- Ask the rocketeer about the motor; proper selection, proper loading/construction process
- Perform CG check
- Ask any questions the RSO deems prudent
- Check the rocketeer’s launch card and fill out appropriate parts
- Ascertain the rocketeer understands launch process and range safety procedures
- Assure launch pad alignment is safe for given wind conditions and personnel location
- Communicate a GO/NO GO to the Launch Controller
- In coordination with the LCO, assign a launch pad
THE LAUNCH CONTROLLER WILL:
- Alert all personnel that a launch is imminent
- Assure recovery personnel are at standby Perform a sky check
- Perform a range clear check
- Work with rocketeer to perform the launch
- PAY ATTENTION WHILE LAUNCH OPERATIONS ARE ONGOING!
- Act as safety monitors – safety is EVERYBODYs business – call “KNOCK IT OFF” if you see a safety issue
- Assist in tracking the rocket upon launch
- Follow the directions of the RSO and LCO
IF ANY OF THE PRECEDING CONDITIONS ARE NOT MET – THE ROCKET WILL NOT FLY UNTIL THE DISCREPANCIES ARE CORRECTED AND THE RSO RE-INSPECTS AND APPROVES FOR FLIGHT!
Rocket Flight Log by Scott Young is a great program for helping to keep track of your kits. For $11.97 its a great deal. It helps with recording flight logs, construction notes, photos, rocket profiles and costs.
One interesting person from the past is Ray Dunakin.
Please check out his site:
Aerial rocket photography is neat.
I helped by contributing a little bit of money for this school to complete its project back in 1994 and this is something that any engineering department in High school could accomplish.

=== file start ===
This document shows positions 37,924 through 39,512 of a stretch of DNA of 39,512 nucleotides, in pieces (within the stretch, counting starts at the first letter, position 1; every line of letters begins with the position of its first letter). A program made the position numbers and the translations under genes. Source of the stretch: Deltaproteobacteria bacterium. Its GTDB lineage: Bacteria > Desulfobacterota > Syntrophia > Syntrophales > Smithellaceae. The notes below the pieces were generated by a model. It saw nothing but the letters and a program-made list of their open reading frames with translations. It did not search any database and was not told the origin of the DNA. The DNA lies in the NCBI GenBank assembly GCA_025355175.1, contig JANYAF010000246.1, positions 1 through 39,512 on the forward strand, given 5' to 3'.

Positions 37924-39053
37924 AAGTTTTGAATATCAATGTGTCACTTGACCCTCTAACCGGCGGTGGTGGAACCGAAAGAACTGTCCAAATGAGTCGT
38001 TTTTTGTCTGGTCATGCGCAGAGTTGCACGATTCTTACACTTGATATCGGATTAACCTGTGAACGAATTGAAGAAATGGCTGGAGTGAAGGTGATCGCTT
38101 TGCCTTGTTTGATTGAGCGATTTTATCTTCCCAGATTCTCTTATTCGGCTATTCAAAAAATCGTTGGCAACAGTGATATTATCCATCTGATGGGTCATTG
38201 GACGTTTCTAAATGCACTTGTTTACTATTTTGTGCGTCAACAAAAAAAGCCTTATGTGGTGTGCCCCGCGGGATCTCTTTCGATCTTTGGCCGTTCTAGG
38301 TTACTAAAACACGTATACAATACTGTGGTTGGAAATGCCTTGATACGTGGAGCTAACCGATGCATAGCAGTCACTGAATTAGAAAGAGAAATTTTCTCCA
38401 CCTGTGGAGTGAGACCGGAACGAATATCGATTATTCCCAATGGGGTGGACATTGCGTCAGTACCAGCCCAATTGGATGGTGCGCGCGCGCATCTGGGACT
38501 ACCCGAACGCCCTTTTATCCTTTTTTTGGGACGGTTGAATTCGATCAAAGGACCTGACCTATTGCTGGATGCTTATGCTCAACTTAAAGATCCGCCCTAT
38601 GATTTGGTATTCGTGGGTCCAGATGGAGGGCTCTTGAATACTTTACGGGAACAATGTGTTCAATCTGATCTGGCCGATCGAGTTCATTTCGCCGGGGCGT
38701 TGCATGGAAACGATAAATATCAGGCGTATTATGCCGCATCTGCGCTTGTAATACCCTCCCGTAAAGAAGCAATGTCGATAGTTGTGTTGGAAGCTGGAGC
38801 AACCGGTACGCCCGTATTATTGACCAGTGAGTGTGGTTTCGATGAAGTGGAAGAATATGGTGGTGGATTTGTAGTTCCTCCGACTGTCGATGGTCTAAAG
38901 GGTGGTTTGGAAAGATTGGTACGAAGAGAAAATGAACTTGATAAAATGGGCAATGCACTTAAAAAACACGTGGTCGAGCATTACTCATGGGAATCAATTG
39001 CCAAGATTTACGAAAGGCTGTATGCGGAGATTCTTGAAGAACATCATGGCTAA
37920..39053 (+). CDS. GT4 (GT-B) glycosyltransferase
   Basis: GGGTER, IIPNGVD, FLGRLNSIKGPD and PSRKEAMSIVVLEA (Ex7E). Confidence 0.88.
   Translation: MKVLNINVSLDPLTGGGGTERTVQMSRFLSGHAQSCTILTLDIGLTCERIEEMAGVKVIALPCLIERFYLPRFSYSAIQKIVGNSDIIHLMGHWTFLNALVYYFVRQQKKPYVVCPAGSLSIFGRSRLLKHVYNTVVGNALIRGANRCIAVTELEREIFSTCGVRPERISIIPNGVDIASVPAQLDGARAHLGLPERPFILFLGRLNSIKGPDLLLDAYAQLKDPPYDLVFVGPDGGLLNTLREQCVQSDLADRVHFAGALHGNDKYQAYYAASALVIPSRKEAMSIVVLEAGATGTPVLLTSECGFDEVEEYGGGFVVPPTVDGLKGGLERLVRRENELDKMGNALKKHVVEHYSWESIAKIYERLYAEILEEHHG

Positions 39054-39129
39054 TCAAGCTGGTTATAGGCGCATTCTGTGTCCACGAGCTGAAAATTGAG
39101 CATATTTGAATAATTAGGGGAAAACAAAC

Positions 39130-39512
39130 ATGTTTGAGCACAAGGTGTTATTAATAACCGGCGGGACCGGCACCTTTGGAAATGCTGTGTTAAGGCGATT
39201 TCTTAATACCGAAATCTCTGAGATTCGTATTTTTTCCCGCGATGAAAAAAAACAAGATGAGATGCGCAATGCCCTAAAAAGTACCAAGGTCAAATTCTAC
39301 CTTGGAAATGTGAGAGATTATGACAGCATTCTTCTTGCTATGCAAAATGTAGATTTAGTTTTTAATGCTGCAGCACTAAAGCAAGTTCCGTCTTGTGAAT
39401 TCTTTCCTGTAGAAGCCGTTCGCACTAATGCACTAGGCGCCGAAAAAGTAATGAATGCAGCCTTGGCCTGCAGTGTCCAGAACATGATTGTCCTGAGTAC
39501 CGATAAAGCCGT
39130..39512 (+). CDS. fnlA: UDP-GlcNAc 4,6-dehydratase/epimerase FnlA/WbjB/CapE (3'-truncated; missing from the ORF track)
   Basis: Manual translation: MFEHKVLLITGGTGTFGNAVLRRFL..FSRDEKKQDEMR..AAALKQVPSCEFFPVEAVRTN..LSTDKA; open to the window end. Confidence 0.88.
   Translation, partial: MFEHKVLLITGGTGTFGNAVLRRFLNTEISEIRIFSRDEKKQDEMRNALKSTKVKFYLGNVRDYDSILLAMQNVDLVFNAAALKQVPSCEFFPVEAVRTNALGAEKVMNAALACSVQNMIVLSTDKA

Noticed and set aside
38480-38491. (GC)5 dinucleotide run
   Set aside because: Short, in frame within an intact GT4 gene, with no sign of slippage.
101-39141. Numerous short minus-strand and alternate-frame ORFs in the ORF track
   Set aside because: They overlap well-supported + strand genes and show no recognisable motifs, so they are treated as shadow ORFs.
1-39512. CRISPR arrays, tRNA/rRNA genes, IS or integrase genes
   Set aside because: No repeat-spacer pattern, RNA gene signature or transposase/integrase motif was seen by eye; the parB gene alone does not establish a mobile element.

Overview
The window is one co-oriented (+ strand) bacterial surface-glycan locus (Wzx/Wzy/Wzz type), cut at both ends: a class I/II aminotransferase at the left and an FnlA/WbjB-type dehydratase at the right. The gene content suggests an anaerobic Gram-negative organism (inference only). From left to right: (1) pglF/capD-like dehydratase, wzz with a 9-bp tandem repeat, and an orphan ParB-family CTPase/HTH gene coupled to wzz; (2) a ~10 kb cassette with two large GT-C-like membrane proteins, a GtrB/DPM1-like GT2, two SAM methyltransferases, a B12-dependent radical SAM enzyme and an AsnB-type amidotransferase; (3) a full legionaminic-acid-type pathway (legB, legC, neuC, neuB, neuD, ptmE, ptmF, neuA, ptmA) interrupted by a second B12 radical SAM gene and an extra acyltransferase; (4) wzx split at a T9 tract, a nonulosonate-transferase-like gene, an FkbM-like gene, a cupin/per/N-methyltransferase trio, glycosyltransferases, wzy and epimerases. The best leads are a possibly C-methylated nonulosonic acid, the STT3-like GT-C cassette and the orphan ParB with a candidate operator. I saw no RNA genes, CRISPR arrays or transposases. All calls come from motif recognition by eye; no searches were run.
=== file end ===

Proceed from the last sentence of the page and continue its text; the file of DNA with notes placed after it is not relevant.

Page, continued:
Robert Crippen was a neighbor of mine where I grew up and the space shuttle is a program that should have never been canceled.
A free program for designing your own rocket is called Open Rocket.
Here is a good link that talks about the program:
Rocket plans that can be viewed with Open Rocket of RocSim:
Rocket plans database:
RocSim plans database:
The three day class was very fun and educational. Seventeen students were present on the first day of class. The first hour covered safety. Then the next two hours went over the beginning of building the Estes Viking rocket kit. We first assembled the shock cord mount, and then attached the fins to the body tubes, launch lug and engine block. At this point we stopped for the day.
On the second day, we continued with completing the building of everyone’s rocket kit. We even set up an area where each participant could spray paint their rocket if they wanted to. During the last hour of the second day’s class, I brought out the multiple launch control system and went over the launch procedures. I addressed who the Range Safety Officer would be and what their responsibilities involved. Then I went over the Launch Control Officers duties.
On the third day (launch Day) the weather was just right. We had a mild breeze of a 7 mile per hour wind coming from the west. We were having a Spot landing contest and everyone did a great job. The closest distance from the target was 73 feet. Everyone was able to launch their rocket twice with an Estes A8-3 motor. Two competitors had their rockets land in a tree. They were given a new kit to build at home, since their rockets were not able to be retrieved.
I hope that we will have more classes offered similar to this one by the Parks and Recreation department again.
I would like to start working on a newsletter similar to the one here. This was a current newsletter put together by a club in Southern California that I would frequently attend.